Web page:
When Some Adolescent Girls Internalize Rejection, It Really Is in Their Head
New UC Davis Study Identifies Visible Brain Activity During Rejection
Everyone ruminates about the bad things that happen to them. Whether it’s a nasty breakup, an embarrassing failure or simply when someone is mean, it can be hard to stop thinking about what happened and why. For people who ruminate too much, this negative thought pattern can cause lasting problems with mental health.
A research team led from the University of California, Davis, Center for Mind and Brain found that adolescent girls who have a stronger tendency to ruminate show different patterns of brain activity when faced with social rejection. The study was published in December in the journal Developmental Cognitive Neuroscience.
“Everyone experiences rejection, but not everyone experiences it in the same way,” said Amanda Guyer, associate director of the Center for Mind and Brain and professor of human ecology at UC Davis. “By identifying what brain processes cause differences in the tendency to ruminate, we can provide people better ways to avoid long-term harm.”
Experiencing rejection during a brain scan
The immediate experience of social rejection leaves distinct fingerprints on the brain that can be measured by functional magnetic resonance imaging, or fMRI. This type of scanning can spot minute changes in blood flow and electrical activity in different parts of the brain. The wide range of what one feels and thinks is visible on an fMRI scan in real time.
In this study, 116 girls ranging in age from 16 to 19 took part in two tasks to measure how their brains responded to social rejection. During the first visit, the participants were shown photos of 60 teens their age and asked to select 30 they would want to chat with.
For the second visit, the participants were placed in the fMRI scanner and told which of the teens in the photos wanted to chat with them — and which teens didn’t. While in the fMRI scanner, the girls were also asked how these responses — and how being rejected by someone they chose during the first visit — made them feel. The data was collected from 2012 to 2014 and analyzed in 2023 when researchers applied new test methods.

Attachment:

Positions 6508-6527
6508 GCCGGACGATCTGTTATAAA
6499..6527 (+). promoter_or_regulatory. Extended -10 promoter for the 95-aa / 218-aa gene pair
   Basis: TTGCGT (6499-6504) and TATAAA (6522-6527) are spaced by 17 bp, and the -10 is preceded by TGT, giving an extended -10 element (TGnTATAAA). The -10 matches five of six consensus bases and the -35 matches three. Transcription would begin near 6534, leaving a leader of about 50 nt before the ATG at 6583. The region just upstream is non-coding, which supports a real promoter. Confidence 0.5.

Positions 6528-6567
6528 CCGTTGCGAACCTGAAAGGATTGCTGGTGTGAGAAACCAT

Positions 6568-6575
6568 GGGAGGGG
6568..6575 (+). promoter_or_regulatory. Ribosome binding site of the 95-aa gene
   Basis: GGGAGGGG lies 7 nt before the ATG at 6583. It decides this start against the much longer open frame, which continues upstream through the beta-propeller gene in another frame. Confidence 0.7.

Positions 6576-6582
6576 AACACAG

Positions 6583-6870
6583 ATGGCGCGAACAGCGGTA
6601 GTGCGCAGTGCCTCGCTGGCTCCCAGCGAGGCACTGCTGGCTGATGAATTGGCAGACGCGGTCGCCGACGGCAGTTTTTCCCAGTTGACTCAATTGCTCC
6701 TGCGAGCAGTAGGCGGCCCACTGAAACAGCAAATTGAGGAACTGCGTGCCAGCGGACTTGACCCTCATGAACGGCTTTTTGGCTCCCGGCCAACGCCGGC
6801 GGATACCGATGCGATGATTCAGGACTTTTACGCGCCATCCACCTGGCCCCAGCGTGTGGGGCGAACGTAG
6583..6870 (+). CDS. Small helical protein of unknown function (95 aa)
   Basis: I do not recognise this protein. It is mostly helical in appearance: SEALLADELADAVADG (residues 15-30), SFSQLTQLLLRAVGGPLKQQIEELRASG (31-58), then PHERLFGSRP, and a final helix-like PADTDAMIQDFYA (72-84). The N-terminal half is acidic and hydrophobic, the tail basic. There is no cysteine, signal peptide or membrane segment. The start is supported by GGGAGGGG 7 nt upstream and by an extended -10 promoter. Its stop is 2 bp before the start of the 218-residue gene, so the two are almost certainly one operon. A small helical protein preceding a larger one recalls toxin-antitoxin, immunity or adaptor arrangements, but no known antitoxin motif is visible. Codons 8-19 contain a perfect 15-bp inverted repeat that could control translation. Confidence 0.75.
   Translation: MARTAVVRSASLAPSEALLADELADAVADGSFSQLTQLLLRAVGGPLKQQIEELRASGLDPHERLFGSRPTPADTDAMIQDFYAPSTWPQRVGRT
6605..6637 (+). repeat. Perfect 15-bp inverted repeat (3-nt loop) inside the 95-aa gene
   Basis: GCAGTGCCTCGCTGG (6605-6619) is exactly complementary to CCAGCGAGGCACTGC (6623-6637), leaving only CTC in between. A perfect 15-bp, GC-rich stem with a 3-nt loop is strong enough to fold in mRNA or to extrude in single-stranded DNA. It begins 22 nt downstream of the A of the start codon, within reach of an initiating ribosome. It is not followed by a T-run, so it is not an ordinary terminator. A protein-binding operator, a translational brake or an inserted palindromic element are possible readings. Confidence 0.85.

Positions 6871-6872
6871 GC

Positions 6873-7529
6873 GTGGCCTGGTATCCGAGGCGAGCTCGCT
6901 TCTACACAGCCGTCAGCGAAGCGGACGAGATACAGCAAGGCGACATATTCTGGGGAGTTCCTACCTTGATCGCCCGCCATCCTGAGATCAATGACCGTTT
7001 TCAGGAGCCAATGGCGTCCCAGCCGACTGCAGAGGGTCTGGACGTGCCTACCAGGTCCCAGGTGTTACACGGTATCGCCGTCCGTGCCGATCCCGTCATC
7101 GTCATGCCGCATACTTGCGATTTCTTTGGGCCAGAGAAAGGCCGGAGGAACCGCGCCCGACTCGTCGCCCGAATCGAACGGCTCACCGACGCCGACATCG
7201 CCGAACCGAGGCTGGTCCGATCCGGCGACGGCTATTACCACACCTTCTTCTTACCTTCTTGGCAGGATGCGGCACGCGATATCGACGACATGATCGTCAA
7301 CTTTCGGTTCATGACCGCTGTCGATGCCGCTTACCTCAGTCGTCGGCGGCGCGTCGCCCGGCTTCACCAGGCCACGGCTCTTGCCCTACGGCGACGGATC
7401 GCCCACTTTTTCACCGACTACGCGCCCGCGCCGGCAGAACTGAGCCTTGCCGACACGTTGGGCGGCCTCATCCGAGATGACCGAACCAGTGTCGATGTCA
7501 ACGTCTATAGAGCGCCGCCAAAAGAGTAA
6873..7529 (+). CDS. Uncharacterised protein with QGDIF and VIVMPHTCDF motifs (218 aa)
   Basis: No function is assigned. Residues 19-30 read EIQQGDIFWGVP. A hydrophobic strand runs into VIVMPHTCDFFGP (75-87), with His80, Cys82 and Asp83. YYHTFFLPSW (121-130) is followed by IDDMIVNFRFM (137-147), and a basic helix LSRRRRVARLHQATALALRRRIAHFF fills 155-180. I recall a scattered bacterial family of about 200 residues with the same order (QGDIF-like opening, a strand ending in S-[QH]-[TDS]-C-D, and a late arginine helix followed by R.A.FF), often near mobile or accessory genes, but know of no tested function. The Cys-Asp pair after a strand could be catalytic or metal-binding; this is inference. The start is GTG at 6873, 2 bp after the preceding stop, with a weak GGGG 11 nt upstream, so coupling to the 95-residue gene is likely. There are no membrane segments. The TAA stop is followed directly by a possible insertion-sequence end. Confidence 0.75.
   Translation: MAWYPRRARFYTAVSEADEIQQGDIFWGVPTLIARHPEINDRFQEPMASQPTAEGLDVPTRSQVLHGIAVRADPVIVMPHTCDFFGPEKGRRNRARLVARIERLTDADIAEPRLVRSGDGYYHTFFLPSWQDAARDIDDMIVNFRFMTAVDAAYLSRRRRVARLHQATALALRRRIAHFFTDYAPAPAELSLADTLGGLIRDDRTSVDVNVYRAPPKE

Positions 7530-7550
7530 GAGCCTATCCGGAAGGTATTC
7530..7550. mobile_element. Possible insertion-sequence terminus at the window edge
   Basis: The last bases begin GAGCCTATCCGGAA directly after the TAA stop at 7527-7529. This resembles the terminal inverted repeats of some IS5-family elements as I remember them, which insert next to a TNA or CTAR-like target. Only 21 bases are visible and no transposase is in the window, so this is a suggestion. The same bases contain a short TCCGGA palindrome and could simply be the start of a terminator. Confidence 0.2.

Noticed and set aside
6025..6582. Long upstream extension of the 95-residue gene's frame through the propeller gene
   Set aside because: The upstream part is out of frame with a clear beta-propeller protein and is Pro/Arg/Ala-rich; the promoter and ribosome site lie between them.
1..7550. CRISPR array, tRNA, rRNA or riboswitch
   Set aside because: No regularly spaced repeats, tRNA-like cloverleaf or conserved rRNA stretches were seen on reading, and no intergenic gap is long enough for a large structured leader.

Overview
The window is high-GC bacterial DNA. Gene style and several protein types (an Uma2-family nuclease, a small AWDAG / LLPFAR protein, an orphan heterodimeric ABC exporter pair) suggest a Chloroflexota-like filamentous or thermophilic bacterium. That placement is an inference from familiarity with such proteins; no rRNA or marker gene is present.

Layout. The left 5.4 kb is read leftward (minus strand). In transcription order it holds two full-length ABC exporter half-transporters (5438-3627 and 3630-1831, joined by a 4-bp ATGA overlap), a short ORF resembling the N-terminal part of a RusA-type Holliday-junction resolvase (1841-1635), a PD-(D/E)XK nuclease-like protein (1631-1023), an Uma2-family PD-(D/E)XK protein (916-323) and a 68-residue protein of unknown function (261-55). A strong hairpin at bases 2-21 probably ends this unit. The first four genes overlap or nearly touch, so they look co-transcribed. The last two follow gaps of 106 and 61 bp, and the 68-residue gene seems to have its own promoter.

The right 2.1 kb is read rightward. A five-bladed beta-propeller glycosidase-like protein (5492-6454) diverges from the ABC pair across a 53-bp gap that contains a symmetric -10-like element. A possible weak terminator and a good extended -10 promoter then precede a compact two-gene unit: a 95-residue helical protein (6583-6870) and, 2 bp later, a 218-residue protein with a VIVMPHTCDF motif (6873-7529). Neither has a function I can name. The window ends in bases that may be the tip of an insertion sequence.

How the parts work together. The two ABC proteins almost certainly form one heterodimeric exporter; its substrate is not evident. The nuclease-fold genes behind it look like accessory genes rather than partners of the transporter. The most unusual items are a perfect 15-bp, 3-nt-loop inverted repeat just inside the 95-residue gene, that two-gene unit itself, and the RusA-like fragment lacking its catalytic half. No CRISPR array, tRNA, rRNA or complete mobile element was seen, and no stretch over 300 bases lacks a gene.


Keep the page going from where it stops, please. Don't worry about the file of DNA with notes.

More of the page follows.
How negative emotions can encode a self-image
The fMRI showed that rejection increased activity in the parts of the brain that are known to play a role in how we define who we are.
These parts of the brain are all active with increased blood flow and electrical activity when we think about ourselves, or our emotional states, and when we retrieve our memories.
Being told a peer didn’t want to chat with them was a form of social rejection, and this rejection showed up in the brain scans to varying degrees for every girl. However, girls who self-reported a tendency to ruminate had the highest activity in their brain scans.
“Our results suggest that girls who tend to ruminate are experiencing more than just momentary sadness after rejection,” said Guyer. “They are deeply internalizing this negative feedback into their self-concept.”
Changing the story to stop rumination
These findings show that unique processes in the brain are at play after rejection for girls with a high tendency to ruminate. This knowledge makes it possible to target interventions that can treat rumination so it doesn’t cause bigger problems later on, Guyer said.
“Our study suggests that it can make a difference to reframe their negative experiences in a way that makes them feel better afterward instead of worse,” said Guyer.
Besides Guyer, additional authors include Leehyun Yoon, also of UC Davis; Kate Keenan, University of Chicago, and Alison E. Hipwell and Erika E. Forbes, both of University of Pittsburgh.
The study was funded by grants from the National Institutes of Health.
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